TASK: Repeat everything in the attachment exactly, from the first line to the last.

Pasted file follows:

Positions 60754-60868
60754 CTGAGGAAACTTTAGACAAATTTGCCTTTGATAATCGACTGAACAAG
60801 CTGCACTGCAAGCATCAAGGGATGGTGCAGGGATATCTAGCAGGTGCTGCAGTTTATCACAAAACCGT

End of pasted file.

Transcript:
Positions 60754-60868
60754 CTGAGGAAACTTTAGACAAATTTGCCTTTGATAATCGACTGAACAAG
60801 CTGCACTGCAAGCATCAAGGGATGGTGCAGGGATATCTAGCAGGTGCTGCAGTTTATCACAAAACCGT